Wednesday, September 3, 2014

Defeating The Forces of Evil

Reading the news, it would be very easy to live our lives today in a constant state of fear.

War seems to be everywhere, and it is seldom reported by our major news services.  For example, there have been over 170,000 people killed in Syria since 2011.  That is just one country.

There are the horrifying crimes against humanity being committed by ISIS in Iraq and Syria.

There is Boko Haram in Africa basically mirroring ISIS.

Israel and the Palestinians have been going at each other and threatening to escalate into all out war.

Russia seem ready to declare war in the Ukraine, which is also a threat against NATO.  We are now hearing that Russia is planning "nuke exercises", which sounds ominous to say the least.

Ebola is killing hundreds of people in Africa and threatening to become a worldwide epidemic.

We have the unbelievable mess on the US southern border with tens of thousands of illegals streaming into the US.

Next week is the anniversary of 9/11 which is always a very anxious time here in New York.  And now we have a news report that says 11 jet airliners were hijacked from the Tripoli airport in Libya and there are fears they will be used in terrorist attacks next week on 9/11 [HERE].  From that report:
Intelligence reports of the stolen jetliners were distributed within the U.S. government over the past two weeks and included a warning that one or more of the aircraft could be used in an attack later this month on the date marking the anniversary of the Sept. 11, 2001, terrorist attacks against New York and Washington, said U.S. officials familiar with the reports.
As a New Yorker who lived through 9/11/2001, this does not help me sleep better at night.

As a Catholic, I am also very concerned by the actions of many of my fellow Catholics.

We have modernists who pick and choose what they like about Catholicism, basically creating their own religion by rejecting everything with which they personally disagree.  They seem to be intent on making the Church into a toothless lion, jettisoning any teaching that is not "politically correct."

On the other end of the spectrum, we have traditionalists whose main occupation in life seems to be to find fault with the hierarchy of the Church.  If they don't like something they see or hear, they get on the Internet to tell everyone that the Church is going to hell in a handbasket.  They scrutinize and pick apart every word and action of Pope Francis and the bishops.  They are, in effect, their own magesterium and, as far as they are concerned, anyone who does not agree with them is a heretic and apostate Catholic.  As I have already stated elsewhere, I am truly concerned about a major schism.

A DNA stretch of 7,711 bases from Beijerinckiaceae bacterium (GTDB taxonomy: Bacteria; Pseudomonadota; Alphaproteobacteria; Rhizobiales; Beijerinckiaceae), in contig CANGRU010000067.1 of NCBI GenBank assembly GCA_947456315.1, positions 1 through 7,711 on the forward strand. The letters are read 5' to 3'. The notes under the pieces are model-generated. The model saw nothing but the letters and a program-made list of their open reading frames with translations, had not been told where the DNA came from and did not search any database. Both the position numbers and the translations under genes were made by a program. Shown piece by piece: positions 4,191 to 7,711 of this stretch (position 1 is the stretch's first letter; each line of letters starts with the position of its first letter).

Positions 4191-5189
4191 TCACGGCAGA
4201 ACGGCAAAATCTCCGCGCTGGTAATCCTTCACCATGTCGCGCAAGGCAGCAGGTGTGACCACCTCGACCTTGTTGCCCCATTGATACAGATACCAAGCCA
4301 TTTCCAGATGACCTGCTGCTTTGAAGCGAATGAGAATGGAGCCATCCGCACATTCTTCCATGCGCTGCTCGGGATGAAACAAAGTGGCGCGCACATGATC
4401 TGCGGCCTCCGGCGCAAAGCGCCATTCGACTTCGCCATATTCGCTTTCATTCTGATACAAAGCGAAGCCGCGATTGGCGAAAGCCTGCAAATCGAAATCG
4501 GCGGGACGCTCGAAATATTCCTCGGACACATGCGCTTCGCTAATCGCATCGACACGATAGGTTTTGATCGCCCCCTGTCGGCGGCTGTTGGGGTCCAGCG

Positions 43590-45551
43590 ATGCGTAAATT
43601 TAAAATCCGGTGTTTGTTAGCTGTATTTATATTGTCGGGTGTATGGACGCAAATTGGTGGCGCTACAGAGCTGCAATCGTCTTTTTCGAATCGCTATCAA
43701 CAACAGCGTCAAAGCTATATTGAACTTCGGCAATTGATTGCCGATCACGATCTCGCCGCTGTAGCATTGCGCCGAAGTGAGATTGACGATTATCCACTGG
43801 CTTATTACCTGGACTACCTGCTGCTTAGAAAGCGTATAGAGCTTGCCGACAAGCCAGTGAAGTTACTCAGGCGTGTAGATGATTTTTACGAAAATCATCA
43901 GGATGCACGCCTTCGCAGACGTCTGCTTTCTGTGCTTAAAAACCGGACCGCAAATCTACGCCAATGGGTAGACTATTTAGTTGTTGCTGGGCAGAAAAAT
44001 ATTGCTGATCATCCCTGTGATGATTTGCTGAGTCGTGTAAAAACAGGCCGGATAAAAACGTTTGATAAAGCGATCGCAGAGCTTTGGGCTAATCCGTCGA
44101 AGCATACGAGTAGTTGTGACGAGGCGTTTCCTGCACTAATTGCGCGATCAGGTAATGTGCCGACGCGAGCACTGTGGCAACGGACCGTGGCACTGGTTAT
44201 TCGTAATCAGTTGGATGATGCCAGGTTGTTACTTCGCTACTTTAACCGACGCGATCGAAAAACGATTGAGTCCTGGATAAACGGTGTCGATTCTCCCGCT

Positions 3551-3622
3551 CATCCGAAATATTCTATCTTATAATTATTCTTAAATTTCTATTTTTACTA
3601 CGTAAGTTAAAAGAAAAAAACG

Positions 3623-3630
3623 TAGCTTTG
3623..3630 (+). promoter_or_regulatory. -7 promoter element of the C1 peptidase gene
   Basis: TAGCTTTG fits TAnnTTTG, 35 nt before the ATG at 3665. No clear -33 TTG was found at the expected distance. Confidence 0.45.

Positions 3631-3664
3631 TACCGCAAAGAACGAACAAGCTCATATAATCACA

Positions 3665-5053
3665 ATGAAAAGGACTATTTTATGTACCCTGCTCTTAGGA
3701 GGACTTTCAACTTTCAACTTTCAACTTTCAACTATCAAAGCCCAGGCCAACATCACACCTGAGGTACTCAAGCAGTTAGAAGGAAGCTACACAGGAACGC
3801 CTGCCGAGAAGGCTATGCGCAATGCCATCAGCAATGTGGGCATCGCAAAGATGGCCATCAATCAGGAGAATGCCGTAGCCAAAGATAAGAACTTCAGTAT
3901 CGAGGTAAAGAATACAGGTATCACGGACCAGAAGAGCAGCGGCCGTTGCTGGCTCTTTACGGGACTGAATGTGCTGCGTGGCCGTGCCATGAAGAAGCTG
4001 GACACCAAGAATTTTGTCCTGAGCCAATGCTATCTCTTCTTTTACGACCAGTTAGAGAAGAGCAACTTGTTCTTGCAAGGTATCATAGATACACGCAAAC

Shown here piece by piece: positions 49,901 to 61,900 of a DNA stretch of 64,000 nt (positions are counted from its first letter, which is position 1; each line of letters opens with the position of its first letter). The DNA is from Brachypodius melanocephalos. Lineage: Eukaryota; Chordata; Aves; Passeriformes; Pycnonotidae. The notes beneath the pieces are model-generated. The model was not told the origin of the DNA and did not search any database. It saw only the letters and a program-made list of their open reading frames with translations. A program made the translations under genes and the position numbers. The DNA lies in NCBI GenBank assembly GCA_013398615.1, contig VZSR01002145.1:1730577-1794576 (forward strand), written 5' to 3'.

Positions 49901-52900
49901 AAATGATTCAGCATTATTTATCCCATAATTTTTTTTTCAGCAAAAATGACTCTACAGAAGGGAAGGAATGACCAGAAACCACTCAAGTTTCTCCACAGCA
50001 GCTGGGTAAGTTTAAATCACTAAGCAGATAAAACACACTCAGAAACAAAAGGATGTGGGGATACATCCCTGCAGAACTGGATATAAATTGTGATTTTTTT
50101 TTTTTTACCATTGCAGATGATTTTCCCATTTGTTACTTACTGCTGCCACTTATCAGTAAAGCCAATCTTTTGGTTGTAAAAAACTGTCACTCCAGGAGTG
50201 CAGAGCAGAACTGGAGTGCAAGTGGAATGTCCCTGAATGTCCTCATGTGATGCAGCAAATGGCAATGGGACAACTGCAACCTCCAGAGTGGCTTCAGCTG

How do we, who claim to be the children of God, deal with all of this?  Just what should we be doing to combat the evil around us and not become a part of it?

I felt that the Office of Readings from Tuesday, September 2, gave some really beautiful lessons on how to cope with the evil times in which we live.  It started with Psalm 37, one of favorite Psalms:
Do not fret because of the wicked;
do not envy those who do evil:
for they wither quickly like grass
and fade like the green of the fields.

If you trust in the Lord and do good,
then you will live in the land and be secure.
If you find your delight in the Lord,
he will grant your heart’s desire.

. . .

Calm your anger and forget your rage;
do not fret, it only leads to evil.
For those who do evil shall perish;
the patient shall inherit the land.

A little longer–and the wicked shall have gone.
Look at his place, he is not there.
But the humble shall own the land
and enjoy the fullness of peace.
I especially love the antiphon associated with this psalm:
Surrender to God, and he will do everything for you.
This is followed by the next antiphon:
Turn away from evil, learn to do God’s will; the Lord will strengthen you if you obey him.
Credit:  www.searchquotes.com
The Office of Readings then continues with Psalm 37:
The wicked man plots against the just
and gnashes his teeth against him;
but the Lord laughs at the wicked
for he sees that his day is at hand.

The sword of the wicked is drawn,